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It's the problem, stupid!
Sep 19, 2012 | by Tillman Gerngross | Nature Biotechnology
Almost 20 years ago, Bill Clinton re-energized his floundering election campaign by refocusing the electorate's attention on the sagging economy of the early nineties while deflecting criticism directed at his lack of foreign policy experience. His slogan, “It's the economy, stupid,” entered the vernacular to remind us to focus on those things that really matter.
As a bioengineer and entrepreneur, I find this slogan applicable to the many choices one has to make when founding and building biotech companies. As academics, we often choose problems in the way greyhounds choose their prey: if it is fuzzy, white and moves fast, it ought to be a rabbit worth chasing after.
But in the commercial world that is not so—just like many problems are not worth solving or cannot be solved by the particular discipline we are trained in. Often our skills dictate the problems we focus on, and we disregard the quality of the problem we are trying to solve. Even worse, we often choose problems that are not real problems at all but rather convey the impression of something 'big' or important—I would venture to say that synthetic biology, whatever that may be, is a good example. To some it is the hottest new thing; to most cognoscenti it is simply a public relations stunt with a cool name, a solution looking for a problem, the rebranding of something that has been around for several decades (cell and metabolic engineering).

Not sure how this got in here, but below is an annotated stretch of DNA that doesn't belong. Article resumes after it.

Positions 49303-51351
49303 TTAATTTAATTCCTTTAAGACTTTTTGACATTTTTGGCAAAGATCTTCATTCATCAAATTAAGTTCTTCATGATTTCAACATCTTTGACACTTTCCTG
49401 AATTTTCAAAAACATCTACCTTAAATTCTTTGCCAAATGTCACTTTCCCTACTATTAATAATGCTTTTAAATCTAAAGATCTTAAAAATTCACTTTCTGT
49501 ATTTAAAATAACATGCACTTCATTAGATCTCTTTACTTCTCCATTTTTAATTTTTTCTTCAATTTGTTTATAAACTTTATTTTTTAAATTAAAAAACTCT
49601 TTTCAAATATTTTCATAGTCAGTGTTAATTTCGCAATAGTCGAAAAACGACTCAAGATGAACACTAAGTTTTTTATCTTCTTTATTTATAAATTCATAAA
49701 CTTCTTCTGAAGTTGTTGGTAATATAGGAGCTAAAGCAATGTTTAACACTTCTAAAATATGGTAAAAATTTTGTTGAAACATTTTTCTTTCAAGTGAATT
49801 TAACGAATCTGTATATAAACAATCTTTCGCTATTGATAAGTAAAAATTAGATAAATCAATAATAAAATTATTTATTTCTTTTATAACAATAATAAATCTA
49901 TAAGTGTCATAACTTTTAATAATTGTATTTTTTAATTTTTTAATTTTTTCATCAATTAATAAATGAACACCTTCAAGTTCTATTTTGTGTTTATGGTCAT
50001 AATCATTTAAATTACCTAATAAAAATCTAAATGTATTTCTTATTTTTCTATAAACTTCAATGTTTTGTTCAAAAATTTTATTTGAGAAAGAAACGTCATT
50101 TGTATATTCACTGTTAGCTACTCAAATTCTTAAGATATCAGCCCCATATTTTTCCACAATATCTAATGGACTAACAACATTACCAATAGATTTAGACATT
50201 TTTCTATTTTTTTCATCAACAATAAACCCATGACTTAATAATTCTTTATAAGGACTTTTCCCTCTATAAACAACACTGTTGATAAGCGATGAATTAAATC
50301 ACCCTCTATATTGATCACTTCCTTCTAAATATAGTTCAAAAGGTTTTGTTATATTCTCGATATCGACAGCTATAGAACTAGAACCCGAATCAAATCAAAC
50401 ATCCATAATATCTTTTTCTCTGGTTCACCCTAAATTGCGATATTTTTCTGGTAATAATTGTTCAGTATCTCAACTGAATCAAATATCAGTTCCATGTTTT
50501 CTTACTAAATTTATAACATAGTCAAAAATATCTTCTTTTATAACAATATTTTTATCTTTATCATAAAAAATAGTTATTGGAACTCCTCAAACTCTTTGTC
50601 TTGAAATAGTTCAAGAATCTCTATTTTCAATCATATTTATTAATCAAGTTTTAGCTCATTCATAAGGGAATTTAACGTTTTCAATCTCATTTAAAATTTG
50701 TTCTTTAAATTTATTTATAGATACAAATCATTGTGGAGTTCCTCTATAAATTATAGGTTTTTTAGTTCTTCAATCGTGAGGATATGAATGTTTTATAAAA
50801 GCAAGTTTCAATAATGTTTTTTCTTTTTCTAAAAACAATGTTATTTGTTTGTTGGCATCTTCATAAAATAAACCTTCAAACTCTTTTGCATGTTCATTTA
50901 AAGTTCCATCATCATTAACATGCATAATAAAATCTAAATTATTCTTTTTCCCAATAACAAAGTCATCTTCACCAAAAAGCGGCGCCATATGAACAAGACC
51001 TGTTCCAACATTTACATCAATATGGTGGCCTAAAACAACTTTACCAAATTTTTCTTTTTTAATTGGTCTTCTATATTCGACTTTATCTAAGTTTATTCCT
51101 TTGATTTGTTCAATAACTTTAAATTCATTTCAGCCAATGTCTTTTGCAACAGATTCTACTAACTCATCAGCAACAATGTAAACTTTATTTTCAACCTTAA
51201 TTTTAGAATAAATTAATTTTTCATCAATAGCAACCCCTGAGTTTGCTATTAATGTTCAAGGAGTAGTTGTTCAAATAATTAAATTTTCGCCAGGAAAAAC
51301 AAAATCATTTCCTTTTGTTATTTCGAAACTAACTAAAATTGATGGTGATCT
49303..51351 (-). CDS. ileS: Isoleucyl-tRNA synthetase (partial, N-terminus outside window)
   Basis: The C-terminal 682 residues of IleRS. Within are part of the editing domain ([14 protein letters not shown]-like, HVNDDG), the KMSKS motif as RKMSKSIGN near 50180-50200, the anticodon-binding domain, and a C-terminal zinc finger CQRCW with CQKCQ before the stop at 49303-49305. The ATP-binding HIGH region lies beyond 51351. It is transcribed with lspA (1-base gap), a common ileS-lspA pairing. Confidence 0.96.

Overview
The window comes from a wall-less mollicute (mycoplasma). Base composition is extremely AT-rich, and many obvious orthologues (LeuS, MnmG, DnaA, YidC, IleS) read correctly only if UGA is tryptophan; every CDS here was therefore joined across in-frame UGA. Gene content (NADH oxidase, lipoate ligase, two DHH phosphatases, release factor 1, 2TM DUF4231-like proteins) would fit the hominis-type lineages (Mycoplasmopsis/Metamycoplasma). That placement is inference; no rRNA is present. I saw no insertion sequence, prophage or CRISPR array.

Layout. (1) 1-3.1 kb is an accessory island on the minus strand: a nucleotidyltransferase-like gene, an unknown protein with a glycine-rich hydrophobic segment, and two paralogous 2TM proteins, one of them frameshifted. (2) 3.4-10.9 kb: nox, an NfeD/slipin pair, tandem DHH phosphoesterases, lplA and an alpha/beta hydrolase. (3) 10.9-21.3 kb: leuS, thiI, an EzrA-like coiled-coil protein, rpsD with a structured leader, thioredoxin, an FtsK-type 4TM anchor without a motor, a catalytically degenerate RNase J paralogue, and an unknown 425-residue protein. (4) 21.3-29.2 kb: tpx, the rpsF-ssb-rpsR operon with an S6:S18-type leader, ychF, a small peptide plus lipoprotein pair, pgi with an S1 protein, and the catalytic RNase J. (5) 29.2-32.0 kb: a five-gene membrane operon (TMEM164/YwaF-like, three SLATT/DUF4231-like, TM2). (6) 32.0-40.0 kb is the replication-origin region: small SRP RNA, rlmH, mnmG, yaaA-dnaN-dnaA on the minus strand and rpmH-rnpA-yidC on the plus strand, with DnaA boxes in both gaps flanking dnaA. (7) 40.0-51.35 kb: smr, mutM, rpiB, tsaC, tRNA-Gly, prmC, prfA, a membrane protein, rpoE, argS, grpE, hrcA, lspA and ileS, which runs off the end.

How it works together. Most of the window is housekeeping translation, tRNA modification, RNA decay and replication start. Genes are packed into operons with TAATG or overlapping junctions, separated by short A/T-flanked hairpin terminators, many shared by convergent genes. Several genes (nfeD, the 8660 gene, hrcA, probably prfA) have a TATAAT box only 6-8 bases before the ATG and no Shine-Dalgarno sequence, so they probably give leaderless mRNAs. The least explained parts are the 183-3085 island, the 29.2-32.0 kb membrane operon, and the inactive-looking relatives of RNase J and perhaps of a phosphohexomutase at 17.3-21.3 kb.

As basic scientists, our impact is measured by generating new knowledge and advancing our understanding of how the world works. The challenge of the entrepreneur is different: absorb that information, process it and synthesize something new that serves relevant human needs (beside our own job security). As such, a bioentrepreneur's influence on society is governed not only by technical knowledge alone but also by understanding human needs. In particular, one must have the insight of when, where and how a particular technology can make a difference. In other words, not all problems are worth solving, and your job as a bioentrepreneur is to figure out which ones are. I learned this lesson the hard way.
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